Niyaz: From Iran To India To Los Angeles

Niyaz (300)

On Nine Heavens, Niyaz blends modern electronica with Persian folk. Courtesy of the artist hide caption

itoggle caption Courtesy of the artist

Azam Ali and Loga Ramin Torkian make up two-thirds of the Persian-Indian music trio Niyaz. Ali, who was born in Iran and moved to India when she was 4, and her husband Torkian, a native Iranian, now live in Los Angeles. They released their second album, Nine Heavens, earlier this year.

The record, produced by third member Carmen Rizzo, blends modern electronica with old Persian folk songs and mystical Sufi poems.

"One of the elements that is very appealing to us about Sufi poetry is that it does transcend cultural and religious specificity," Ali says. "It really is more about the struggles of the human soul, the struggles of the human experience, and is something that we all share. It really is a universal struggle."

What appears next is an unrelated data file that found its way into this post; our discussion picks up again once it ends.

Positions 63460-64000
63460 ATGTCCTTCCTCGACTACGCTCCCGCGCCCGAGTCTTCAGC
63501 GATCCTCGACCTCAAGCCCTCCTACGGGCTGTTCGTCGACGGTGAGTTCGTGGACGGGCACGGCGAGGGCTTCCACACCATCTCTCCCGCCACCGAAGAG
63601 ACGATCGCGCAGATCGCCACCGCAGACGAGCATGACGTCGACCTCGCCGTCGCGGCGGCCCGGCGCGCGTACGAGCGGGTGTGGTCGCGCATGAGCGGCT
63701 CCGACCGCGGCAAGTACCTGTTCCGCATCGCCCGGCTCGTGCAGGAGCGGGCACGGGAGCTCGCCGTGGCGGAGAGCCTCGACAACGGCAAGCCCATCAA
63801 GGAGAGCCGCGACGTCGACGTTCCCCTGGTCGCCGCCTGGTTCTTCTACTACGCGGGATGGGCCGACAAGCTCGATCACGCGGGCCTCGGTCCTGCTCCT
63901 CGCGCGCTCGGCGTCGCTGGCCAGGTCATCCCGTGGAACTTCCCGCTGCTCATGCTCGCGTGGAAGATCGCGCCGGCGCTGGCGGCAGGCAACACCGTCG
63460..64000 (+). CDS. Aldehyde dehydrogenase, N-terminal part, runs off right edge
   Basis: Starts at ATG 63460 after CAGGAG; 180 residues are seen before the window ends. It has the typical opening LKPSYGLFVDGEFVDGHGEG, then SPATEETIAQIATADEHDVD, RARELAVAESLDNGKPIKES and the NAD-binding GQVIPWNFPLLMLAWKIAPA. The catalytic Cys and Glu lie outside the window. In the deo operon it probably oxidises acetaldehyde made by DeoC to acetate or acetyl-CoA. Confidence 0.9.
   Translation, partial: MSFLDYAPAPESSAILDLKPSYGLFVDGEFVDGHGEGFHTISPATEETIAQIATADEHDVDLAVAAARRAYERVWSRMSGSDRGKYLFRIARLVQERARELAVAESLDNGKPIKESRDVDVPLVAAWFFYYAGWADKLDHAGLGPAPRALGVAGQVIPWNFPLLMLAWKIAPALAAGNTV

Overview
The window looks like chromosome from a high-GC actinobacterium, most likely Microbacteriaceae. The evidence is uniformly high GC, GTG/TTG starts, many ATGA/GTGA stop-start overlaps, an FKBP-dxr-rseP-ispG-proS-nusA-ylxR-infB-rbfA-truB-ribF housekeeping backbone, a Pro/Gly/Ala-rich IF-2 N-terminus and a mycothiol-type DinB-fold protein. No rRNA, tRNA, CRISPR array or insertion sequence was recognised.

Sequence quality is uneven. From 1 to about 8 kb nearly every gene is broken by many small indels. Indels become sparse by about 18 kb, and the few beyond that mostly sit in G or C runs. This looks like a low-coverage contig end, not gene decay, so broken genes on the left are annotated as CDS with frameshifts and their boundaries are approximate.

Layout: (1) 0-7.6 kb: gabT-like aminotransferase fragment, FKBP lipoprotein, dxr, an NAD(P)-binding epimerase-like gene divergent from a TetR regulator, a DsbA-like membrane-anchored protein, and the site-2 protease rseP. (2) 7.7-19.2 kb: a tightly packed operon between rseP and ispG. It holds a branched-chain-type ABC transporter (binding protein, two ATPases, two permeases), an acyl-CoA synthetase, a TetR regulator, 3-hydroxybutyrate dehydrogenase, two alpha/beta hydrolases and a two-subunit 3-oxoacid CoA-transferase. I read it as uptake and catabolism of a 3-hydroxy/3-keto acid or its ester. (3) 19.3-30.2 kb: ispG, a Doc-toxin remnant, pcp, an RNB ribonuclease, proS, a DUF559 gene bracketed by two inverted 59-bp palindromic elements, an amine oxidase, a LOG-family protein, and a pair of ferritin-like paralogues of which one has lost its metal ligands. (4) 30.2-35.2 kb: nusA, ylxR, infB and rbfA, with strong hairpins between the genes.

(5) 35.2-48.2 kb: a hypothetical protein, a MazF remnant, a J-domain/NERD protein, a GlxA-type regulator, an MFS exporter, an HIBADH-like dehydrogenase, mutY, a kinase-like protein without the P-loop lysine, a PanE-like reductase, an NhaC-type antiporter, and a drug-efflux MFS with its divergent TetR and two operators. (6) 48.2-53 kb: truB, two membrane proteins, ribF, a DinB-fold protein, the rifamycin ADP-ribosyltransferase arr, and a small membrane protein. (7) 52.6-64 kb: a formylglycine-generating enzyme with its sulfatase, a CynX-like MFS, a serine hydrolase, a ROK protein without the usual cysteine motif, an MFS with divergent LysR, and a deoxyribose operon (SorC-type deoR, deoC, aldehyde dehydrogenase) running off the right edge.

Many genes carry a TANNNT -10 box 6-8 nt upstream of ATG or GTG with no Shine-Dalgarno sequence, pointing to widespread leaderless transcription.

On Nine Heavens, Torkian used instruments from Iran, India and Turkey. He also created a new instrument, called kamman, which he says "comes from the family of spike fiddles." Ali, the vocalist, is also an accomplished hammered-dulcimer player, having learned how to play the instrument under the tutelege of a Persian master.

"In Persian classical music, they try to make it sound more like a piano," she says. "But I prefer the more folky, sort of rough sound."

Ali says she's faced many challenges as an Iranian living in modern America.

"Since I can remember, there is always such negative media around Iran," she says. "Especially nowadays, it's virtually impossible to turn on the news and not hear something negative about Iran. And it really is a struggle for every Iranian.

"In many ways, my life's work has become about this," Ali adds. "You know, create something that transcends religion and culture and show people that at the core we are all the same."

Ali says that, for a while, she tried to Americanize herself and reject her heritage, but she realized that that would never work.

"I began the process within myself, of sort of going back and learning about my own culture, embracing my culture," she says. "Once I did that, I began to feel much more whole. This music is an honest manifestation of who we are as Iranian immigrants."

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